For example, it was previously shown that TLR9 expression and responsiveness fluctuates over the daily light-dark cycle and that mice immunized using the TLR9 ligand as adjuvant, demonstrated a significantly more robust adaptive immune response weeks later compared to mice immunized twelve hours earlier [23].

Additionally, influenza vaccine demonstrated time-of-day dependent efficacy when administered in an elderly population [49].

Conversely, many inflammatory diseases demonstrate daily fluctuations in the severity of symptoms, which correlate with circadian rhythms of immune parameters such as leukocyte recruitment and cytokine production.

For example, rheumatoid arthritis patients experience the most severe joint pain and stiffness in the morning, which follows the peak in proinflammatory serum cytokine levels (e.g., IL-6 and TNF) [50,51].

As a result, the chronotherapeutic administration of the anti-inflammatory steroid prednisone was shown to improve the morning symptoms associated with rheumatoid arthritis [52].

As it currently stands, a majority of the top 100 best-selling drugs in the United States target circadian genes and that over a third of the murine genome is influenced by the circadian clock [53], thereby demonstrating the importance of time administered prophylaxis. Therefore, as more links between the circadian and immune systems are elucidated, the opportunities for chrono-immunotherapy will expand.

Despite the advances in recent years, there is still a great deal to be uncovered in the field of chrono-immunology. While researchers have revealed circadian oscillations of immune parameters, in many regards, the molecular mechanism linking the clock and immune system is yet to be elucidated.

Molecular clock proteins such as CLOCK, BMAL1, and REV-ERBα have all been shown to directly modulate transcription of various immune components [23,5456] while the circadian transcription of other immune genes could be controlled indirectly, for example by clock controlled transcription factors or regulatory RNAs.

The circadian clock controls several aspects of the immune system and conversely, the immune response feeds back and influences the clock.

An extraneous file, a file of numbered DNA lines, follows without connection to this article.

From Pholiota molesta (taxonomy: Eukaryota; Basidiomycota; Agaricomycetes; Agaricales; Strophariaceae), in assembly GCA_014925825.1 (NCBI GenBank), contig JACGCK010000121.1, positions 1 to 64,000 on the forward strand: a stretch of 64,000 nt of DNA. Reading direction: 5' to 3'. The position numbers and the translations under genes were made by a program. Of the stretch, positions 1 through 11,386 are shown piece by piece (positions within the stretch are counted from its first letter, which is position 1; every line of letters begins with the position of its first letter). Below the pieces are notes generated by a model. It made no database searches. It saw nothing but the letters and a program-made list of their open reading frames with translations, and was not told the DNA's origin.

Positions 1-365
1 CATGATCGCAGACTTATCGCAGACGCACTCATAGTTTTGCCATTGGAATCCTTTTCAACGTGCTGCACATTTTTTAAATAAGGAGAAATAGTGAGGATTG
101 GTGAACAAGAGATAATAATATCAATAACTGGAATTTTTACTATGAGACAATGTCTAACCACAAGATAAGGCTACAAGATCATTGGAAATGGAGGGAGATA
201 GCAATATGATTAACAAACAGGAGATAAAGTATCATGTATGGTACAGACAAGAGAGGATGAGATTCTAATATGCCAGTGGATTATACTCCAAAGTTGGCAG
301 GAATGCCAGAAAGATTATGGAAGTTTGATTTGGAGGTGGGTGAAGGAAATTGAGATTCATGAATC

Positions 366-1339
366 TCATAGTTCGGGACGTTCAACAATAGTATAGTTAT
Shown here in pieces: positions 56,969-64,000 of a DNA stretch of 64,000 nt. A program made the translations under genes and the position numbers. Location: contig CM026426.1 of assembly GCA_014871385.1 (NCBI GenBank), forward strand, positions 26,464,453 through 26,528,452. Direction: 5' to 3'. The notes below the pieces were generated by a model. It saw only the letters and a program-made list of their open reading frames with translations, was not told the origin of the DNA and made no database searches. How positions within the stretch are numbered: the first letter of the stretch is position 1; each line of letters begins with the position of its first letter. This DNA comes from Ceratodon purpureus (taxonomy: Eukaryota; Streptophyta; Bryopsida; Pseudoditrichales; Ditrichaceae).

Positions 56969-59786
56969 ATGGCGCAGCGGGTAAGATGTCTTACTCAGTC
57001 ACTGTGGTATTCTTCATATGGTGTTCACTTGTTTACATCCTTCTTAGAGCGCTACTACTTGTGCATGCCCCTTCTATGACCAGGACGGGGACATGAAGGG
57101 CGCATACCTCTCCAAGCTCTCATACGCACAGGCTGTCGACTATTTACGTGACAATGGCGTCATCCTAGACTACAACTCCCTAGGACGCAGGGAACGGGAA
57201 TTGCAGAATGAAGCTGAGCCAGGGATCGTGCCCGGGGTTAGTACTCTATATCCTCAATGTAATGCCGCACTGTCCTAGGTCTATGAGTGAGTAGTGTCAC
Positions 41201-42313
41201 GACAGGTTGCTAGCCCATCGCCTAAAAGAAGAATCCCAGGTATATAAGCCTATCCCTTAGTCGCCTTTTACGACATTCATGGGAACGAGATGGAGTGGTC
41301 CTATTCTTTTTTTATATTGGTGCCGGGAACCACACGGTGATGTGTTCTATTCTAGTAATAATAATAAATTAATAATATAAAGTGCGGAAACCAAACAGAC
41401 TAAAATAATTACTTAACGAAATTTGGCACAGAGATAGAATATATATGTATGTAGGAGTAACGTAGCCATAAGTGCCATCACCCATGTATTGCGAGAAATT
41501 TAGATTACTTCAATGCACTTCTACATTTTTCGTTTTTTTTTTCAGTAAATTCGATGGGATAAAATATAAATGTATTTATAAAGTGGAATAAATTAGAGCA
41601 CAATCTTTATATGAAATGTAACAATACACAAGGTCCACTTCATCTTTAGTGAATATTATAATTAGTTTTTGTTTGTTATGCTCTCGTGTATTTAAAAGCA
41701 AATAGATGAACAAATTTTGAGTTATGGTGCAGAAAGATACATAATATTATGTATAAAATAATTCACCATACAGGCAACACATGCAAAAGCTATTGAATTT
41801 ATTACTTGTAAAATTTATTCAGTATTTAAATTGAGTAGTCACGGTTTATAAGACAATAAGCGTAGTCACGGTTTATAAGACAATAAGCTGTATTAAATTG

Infection and inflammation disrupt the circadian architecture at both the gene expression and organismal levels [36,42,43,45]. While environmental disturbances (e.g., shift work or jet lag) that lead to circadian dysregulation have been shown to negatively impact immune regulation by leading to exacerbated immune responses [38,39].

Understanding the molecular mechanisms linking these disturbances to circadian dysregulation could provide novel targets for immunotherapy.

Although exciting breakthroughs in the field of chrono-immunology are constantly being made, a major hurdle, perhaps more so than in other fields, will be the application of these findings in clinical research.

While investigations need to be made into determining if the immune clockworks in mice are consistent with those in humans, there are several layers of complexity that also need to be taken into account.

For example, since rodents are nocturnal animals, their active and rest phases are opposite of ours, however, many of the immune factors measured to date, show consistency between mouse and human active phases [12]. One must also take into account that several different inbred rodent models have been used when assessing the circadian-immune connection, therefore, there could be species specificity between different animal lines.

Another confounding factor is in regard to experimental setup, and whether diurnal rhythms, which are subjected to environmental stimuli (e.g., light or food), or true circadian rhythms, which are daily rhythms that occur in the absence of an external cue are being assessed. Finally, since circadian rhythms can differ between individuals due to intrinsic (e.g., age, sex, or underlying medical condition) and extrinsic stimuli (e.g., eating behavior, exercise, and night-time electronic usage), ideally, in the future, when it comes to the clinical application of chrono-immunotherapy, a personalized approach will be taken.

While daily variations in the immune response have been observed for over half a century, recent findings, such as the literature described in this review, have not only begun to uncover the molecular mechanisms that link the clock to the immune system, but have also made significant progress in discovering the extent to which circadian rhythms regulate various facets of the immune response.

For example, the clock has a vital role in orchestrating the immune response to diverse pathogens (e.g., bacteria, viruses, and protozoa) while also contributing to daily variations in several inflammatory disorders. Over the years there have been numerous reports chronicling circadian regulation of the innate arm of the immune system, however, recent studies suggest adaptive immunity is also controlled by the clock. Taken together, all of the aforementioned discoveries have led to the application of this knowledge in clinical research, which has enhanced the development of chrono-immunotherapy to treat inflammatory diseases and improve vaccine efficacy.


More information: Chloé C. Nobis et al. The circadian clock of CD8 T cells modulates their early response to vaccination and the rhythmicity of related signaling pathways, Proceedings of the National Academy of Sciences (2019). DOI: 10.1073/pnas.1905080116

Journal information: Proceedings of the National Academy of Sciences
Provided by McGill University